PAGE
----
Conservative students at Texas A&M University took a somewhat surprising blow on Thursday after the student body president vetoed a measure that would have given students the choice to opt-out of helping fund a new LGBTQ center with their student fees.
The veto came in an effort to protect the school from “great harm to our reputation as a student body and to the students feeling disenfranchised by this bill,” John Claybrook, the student body president, explained in a letter obtained by Campus Reform.
The Student Senate-approved measure, which passed last Wednesday, would have given students the ability to funnel their student fees away from funding groups contrary to their religious or moral objections. If Claybrook had approved the measure, it still would have required approval from school administrators before going into effect.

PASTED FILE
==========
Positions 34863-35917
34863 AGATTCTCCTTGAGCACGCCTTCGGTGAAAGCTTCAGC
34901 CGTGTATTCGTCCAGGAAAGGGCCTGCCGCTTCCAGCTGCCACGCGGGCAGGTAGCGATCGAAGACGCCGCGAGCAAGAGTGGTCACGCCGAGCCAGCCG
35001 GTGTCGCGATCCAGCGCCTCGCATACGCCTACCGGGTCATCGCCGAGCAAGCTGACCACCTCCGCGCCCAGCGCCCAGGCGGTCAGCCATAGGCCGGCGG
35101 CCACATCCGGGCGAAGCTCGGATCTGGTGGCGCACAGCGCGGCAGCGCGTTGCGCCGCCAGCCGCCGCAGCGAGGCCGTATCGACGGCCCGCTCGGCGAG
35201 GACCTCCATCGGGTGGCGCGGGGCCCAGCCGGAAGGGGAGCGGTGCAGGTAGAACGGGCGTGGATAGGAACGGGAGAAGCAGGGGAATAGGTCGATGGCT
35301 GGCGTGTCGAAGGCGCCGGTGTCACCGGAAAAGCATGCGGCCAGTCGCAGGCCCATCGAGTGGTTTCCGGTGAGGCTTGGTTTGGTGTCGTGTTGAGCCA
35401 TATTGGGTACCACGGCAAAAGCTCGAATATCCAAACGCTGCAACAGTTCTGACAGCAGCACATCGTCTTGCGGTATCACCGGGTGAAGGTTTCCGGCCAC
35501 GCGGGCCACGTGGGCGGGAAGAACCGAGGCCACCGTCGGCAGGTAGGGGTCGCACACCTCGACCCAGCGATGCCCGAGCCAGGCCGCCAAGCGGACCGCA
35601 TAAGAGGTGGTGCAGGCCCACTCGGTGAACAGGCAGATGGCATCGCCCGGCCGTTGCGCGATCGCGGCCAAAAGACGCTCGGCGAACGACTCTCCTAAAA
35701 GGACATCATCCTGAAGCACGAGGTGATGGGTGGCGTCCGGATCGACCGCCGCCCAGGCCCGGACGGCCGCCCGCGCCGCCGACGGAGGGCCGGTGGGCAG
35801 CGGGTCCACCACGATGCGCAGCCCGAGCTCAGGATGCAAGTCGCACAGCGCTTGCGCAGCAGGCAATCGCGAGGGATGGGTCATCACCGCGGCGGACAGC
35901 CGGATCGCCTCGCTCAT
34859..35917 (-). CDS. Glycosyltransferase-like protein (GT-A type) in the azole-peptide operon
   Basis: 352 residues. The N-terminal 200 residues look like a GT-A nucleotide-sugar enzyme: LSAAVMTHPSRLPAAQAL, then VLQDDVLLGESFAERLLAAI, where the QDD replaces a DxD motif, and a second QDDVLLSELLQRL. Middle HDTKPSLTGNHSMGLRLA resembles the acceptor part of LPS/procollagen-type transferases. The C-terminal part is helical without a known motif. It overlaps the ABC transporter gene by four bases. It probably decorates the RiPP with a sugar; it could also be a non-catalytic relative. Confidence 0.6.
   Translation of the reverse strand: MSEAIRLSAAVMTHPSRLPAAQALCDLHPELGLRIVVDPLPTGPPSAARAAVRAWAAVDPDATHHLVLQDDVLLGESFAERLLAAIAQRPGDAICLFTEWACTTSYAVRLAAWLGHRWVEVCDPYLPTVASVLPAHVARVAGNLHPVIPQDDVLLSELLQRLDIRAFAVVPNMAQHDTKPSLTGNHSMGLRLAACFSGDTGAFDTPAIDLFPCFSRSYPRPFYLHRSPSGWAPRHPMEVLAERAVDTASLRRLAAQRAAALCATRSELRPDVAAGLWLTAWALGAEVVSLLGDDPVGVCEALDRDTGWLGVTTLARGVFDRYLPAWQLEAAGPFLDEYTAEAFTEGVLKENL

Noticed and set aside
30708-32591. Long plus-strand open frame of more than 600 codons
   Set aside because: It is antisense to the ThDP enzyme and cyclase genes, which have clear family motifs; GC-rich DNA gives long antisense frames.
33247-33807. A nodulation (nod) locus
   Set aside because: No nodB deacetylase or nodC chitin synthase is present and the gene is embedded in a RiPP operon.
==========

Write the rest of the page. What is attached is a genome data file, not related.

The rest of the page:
“It would’ve been a great step in the right direction in that would’ve let students have a more of a say in where their own money, not the university’s money, would be going towards,” Eric Schroeder, an A&M student and president of the Aggie Conservative club, told Campus Reform.
Schroeder suggested to Campus Reform that the proposal might have been rejected in order to appease members of the school’s administration who openly opposed the legislation, including President R. Bowen Loftin, who told the news website that even the conversation surrounding the bill had “negatively affected” the school’s image.